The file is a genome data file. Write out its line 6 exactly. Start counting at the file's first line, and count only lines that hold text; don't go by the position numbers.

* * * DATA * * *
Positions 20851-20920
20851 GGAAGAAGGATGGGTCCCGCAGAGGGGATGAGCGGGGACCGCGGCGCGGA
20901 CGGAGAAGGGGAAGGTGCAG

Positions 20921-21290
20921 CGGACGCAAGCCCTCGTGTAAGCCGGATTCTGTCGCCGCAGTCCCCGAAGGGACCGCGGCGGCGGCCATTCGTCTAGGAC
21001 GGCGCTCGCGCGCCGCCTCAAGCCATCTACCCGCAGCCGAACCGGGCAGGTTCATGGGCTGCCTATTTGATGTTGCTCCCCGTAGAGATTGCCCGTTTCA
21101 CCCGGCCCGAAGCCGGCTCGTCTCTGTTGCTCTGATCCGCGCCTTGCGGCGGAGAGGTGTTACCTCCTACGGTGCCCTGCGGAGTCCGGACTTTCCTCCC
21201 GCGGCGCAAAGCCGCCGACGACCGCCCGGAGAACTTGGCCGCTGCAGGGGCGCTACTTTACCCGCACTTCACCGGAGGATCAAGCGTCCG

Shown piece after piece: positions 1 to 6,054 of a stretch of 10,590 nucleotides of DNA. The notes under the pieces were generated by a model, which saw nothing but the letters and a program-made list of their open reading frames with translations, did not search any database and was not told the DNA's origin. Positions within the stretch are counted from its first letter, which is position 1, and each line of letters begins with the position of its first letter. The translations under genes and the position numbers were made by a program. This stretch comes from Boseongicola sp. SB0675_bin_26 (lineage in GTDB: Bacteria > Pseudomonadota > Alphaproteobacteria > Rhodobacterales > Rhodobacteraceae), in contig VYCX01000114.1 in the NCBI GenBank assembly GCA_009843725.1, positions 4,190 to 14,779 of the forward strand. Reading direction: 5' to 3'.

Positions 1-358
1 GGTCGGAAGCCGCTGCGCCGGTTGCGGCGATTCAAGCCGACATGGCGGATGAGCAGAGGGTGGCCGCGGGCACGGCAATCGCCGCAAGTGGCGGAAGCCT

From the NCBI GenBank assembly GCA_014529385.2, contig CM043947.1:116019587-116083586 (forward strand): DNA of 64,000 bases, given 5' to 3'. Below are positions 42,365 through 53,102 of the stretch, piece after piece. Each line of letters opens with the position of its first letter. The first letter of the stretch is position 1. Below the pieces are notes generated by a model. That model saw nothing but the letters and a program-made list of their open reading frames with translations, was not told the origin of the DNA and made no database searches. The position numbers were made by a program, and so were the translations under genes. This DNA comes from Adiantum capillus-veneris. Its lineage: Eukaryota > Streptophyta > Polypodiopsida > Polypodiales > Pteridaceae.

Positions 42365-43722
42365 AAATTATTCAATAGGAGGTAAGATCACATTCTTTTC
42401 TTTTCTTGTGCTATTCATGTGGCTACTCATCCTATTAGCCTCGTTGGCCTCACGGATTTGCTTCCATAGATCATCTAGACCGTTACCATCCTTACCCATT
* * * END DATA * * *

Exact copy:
21001 GGCGCTCGCGCGCCGCCTCAAGCCATCTACCCGCAGCCGAACCGGGCAGGTTCATGGGCTGCCTATTTGATGTTGCTCCCCGTAGAGATTGCCCGTTTCA